Saturday, July 11, 2009

Law Schools and the Legal Meltdown: An Interesting Post

In an interesting post on the Legal Profession Blog, Indiana University School of Law professor Bill Hendrickson asks whether law schools and legal educators are both oblivious to the economic pressures faced by so many in the legal profession and don't consider themselves to be subject to the same pressures.

"Frankly, amidst the meltdown of the entry-level lawyer job market, I am surprised by the lack of significant interest or attention by legal academics, at least as judged by blogosphere traffic. It is all-too-easy to assume that the market will rebound next year, or 2011 at the latest. To this I might ask, 'What is the basis for the optimism?' The salad days of 2004 to 2008 were driven by a Wall Street juggernaut that destroyed the U.S. investment banking industry, which was the historical client basis for the industry's most prestigious law firms," Hendrickson writes. "And here is a more pointed follow-up question, 'How much does the legal economy need to recover so that our students can to support their debt load?'"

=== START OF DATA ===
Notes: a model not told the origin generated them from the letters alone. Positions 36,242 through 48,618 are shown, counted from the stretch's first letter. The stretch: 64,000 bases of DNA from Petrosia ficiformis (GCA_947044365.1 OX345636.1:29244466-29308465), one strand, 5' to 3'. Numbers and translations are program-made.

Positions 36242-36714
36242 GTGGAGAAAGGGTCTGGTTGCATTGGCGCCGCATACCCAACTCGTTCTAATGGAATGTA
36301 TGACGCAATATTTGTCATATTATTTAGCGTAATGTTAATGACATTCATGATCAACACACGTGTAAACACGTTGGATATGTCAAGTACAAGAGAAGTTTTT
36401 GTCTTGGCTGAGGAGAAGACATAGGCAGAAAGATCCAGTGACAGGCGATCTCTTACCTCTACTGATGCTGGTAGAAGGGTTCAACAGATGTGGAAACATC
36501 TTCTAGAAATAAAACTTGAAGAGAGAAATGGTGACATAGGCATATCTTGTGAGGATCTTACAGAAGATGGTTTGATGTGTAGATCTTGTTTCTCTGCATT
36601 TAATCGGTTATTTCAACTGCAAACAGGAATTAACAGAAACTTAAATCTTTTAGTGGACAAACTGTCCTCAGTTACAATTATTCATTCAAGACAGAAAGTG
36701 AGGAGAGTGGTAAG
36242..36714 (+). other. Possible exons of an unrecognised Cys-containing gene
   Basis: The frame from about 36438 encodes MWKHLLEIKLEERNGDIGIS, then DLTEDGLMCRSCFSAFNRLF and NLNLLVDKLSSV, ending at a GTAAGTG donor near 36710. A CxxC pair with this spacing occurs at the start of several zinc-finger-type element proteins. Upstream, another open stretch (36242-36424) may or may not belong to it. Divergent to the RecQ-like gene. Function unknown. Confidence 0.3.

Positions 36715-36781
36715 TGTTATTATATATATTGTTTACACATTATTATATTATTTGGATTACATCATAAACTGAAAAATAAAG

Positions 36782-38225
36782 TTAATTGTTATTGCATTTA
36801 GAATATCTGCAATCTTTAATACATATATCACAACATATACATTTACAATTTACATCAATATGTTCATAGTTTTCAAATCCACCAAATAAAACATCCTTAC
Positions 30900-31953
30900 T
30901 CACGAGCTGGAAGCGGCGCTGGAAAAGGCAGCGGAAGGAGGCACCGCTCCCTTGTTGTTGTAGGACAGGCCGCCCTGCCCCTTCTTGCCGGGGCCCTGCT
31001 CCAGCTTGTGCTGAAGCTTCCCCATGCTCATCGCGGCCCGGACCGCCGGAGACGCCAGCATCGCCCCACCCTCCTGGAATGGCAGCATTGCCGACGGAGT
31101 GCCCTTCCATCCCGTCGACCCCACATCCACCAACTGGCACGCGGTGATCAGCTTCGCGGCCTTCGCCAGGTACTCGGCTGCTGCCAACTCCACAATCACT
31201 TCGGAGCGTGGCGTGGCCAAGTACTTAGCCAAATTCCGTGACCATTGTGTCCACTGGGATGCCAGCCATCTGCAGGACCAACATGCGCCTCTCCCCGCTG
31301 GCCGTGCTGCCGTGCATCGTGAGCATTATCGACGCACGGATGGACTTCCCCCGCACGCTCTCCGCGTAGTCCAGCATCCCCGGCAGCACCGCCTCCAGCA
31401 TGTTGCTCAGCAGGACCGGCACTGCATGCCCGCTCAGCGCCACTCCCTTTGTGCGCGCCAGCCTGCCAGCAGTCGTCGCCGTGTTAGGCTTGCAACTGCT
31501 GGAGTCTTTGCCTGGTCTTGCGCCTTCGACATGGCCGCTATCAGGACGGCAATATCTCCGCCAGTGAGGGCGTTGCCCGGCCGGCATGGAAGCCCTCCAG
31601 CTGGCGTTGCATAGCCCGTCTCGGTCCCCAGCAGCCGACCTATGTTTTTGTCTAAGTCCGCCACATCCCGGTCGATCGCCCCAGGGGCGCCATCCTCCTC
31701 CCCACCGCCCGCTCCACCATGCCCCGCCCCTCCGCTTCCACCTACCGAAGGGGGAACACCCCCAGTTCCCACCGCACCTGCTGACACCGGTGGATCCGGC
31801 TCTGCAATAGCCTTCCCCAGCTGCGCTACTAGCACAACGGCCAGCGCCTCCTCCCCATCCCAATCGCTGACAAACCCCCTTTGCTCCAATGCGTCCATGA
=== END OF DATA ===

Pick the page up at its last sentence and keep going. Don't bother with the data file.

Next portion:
He continues: "It is one thing to acknowledge that we lack good answers--that part is forgivable. But it is quite another to ignore or minimize the problem because, quite frankly, it really does not affect us personally. All of this reminds me of my youth in Cleveland, Ohio during the 1970s and 80s. Lots of my friends' parents worked for General Motors, which offered high pay, amazing benefits, predictable hours, and long vacations. No one else seemed to have it so good. I remember thinking at the time that GM was both complacent and invincible. It turned out that I was only half right. So I worry about my own industry. Do I have the mindset of a GM employee circa 1979? God, I hope not."

Read the entire post here.